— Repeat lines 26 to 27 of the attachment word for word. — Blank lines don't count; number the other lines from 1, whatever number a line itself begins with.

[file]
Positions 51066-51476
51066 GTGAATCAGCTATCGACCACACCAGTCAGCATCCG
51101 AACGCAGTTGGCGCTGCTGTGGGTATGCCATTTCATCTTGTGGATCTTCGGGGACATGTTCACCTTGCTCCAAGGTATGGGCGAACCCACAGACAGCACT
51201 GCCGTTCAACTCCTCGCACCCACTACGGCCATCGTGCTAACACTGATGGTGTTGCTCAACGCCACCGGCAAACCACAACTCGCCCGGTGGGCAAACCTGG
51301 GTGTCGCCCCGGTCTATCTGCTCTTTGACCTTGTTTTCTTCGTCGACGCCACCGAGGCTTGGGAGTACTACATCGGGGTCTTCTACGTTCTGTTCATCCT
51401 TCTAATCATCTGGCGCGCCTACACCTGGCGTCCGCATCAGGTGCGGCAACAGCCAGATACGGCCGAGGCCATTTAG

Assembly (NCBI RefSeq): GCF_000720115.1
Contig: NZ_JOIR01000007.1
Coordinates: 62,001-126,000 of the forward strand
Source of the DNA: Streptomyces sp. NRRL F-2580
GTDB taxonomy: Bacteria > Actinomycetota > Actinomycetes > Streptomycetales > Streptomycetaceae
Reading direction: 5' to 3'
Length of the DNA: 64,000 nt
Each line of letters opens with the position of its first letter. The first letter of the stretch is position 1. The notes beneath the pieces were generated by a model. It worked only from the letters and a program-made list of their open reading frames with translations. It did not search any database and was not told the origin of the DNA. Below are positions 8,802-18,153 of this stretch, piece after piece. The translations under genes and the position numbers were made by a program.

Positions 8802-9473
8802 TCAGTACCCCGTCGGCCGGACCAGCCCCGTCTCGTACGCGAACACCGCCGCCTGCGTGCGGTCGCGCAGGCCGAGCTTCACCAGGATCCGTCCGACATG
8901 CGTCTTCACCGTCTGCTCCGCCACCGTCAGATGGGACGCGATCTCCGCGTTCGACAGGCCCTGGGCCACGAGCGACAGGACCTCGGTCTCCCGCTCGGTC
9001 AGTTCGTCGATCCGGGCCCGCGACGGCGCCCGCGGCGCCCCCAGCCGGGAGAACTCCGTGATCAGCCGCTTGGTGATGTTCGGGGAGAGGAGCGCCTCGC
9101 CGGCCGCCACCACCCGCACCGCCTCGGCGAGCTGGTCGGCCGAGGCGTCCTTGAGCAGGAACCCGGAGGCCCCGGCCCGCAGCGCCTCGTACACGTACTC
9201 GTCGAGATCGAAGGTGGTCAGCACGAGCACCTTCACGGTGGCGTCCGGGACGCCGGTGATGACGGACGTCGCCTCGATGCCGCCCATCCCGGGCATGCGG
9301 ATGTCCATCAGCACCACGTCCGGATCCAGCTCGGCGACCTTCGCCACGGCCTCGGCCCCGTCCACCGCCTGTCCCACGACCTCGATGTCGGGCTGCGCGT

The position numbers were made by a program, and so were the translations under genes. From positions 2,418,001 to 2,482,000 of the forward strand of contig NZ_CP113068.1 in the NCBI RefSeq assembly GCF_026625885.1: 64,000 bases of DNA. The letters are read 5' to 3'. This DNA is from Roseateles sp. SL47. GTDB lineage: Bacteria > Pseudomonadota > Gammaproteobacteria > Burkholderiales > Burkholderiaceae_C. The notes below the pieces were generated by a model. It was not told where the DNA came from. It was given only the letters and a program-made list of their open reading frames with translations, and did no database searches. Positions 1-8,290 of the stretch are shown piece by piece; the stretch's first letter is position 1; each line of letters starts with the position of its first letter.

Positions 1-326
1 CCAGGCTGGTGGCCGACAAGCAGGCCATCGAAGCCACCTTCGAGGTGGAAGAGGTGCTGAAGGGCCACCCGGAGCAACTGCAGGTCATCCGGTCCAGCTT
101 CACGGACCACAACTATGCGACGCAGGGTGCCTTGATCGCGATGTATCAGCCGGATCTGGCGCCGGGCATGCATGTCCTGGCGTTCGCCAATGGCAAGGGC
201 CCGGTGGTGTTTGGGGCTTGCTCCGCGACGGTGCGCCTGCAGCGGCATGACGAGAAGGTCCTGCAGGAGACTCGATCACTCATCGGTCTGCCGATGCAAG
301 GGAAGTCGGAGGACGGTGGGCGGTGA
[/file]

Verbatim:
201 CCGGTGGTGTTTGGGGCTTGCTCCGCGACGGTGCGCCTGCAGCGGCATGACGAGAAGGTCCTGCAGGAGACTCGATCACTCATCGGTCTGCCGATGCAAG
301 GGAAGTCGGAGGACGGTGGGCGGTGA